Article by Ken Purchase, © 2005 Blake, Cassels & Graydon LLP
This article was originally published in Blakes Bulletin on International Trade - April 2005
This special (safeguard) status afforded NAFTA parties seems at odds with the WTO obligation to apply safeguards to a product irrespective of its source.
On February 10, 2005, the Canadian International Trade Tribunal (CITT) announced the commencement of a global safeguard inquiry into imports of bicycles and bicycle frames into Canada. It will be the CITT’s second safeguard investigation since the creation of the World Trade Organization (WTO) in 1995 and its first since the Canadian steel industry’s disastrous attempt to obtain protection, mirroring that granted to its U.S. counterpart in 2003.
What Is A Safeguard?
Safeguards are extraordinary measures intended to provide a limited escape clause from international trade obligations when unanticipated import surges overwhelm and seriously injure the domestic market. When the domestic industry succeeds in acquiring safeguard protection, duties are generally imposed on all imports of the product in question, regardless of the country of origin. To limit the appeal of safeguards as a refuge for protectionist policies, the WTO imposes strict disciplines on their use. Unlike dumping duties, the justification for safeguards is premised solely on the effect of the imports on the domestic industry rather than the ‘fairness’ of the exporter’s pricing. Safeguards may only be applied when there is a sudden, unanticipated surge in imports which has caused, or threatens to cause, serious injury. As the measures are not intended to counter unfair trade practices, the WTO requires that the importing country apply the same safeguard to all countries.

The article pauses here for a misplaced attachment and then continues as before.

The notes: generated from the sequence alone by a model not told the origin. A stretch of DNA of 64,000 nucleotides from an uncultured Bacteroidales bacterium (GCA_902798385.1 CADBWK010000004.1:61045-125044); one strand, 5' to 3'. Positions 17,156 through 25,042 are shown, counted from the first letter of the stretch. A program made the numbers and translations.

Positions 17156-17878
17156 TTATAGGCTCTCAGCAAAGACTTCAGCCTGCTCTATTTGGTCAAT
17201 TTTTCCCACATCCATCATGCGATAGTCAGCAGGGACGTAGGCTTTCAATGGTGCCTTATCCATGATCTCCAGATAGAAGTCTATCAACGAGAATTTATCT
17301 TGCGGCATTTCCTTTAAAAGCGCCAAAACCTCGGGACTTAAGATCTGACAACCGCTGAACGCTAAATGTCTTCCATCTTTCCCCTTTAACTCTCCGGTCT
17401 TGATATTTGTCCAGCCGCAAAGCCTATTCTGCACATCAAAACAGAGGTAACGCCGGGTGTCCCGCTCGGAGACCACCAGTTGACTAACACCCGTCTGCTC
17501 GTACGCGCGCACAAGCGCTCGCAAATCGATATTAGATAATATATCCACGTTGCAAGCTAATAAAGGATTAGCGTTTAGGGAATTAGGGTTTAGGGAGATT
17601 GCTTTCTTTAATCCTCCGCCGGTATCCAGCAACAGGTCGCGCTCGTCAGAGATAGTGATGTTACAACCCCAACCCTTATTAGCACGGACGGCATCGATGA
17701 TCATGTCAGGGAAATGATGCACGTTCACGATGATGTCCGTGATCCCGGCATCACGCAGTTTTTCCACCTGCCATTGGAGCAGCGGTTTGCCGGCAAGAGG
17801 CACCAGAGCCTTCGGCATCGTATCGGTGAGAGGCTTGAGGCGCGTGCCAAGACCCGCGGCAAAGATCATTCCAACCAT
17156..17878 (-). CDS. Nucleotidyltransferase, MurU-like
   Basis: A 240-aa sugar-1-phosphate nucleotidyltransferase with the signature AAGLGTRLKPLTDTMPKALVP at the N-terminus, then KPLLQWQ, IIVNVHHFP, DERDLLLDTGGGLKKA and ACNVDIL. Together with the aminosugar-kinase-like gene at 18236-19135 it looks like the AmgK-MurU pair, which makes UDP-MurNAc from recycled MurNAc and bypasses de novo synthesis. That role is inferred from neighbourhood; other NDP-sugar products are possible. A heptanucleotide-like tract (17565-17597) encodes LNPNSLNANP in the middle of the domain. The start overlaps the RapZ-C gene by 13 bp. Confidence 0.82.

Questions Raised By NAFTA’s Preferred Treatment of NAFTA Parties
The NAFTA complicates Canadian safeguard actions by granting special protection to U.S. and Mexican imports. Specifically, the NAFTA prohibits a NAFTA Party applying safeguards against another NAFTA Party unless its imports account for a substantial share of total imports and contribute importantly to the serious injury.
Additionally, where a safeguard is applied against a NAFTA Party, that Party is guaranteed access at least as great as its imports over a recent representative period plus a reasonable allowance for growth.
This special status afforded NAFTA Parties seems at odds with the WTO obligation to apply safeguards to a product irrespective of its source. There is no express exception to this obligation for members of regional free trade agreements. Indeed, the whole point of a safeguard action is arguably to reduce imports below the level of a recent representative period because imports have surged during that period. While the WTO expressly permits regional free trade agreements like the NAFTA, reserving to one or two countries their historical level of imports plus an allowance for growth potentially upsets the balance of the countries supplying that market and raises a number of WTO issues. Such preferential treatment is unlikely to sit well with countries whose market access is curtailed despite the absence of any suggestion that their products are unfairly priced.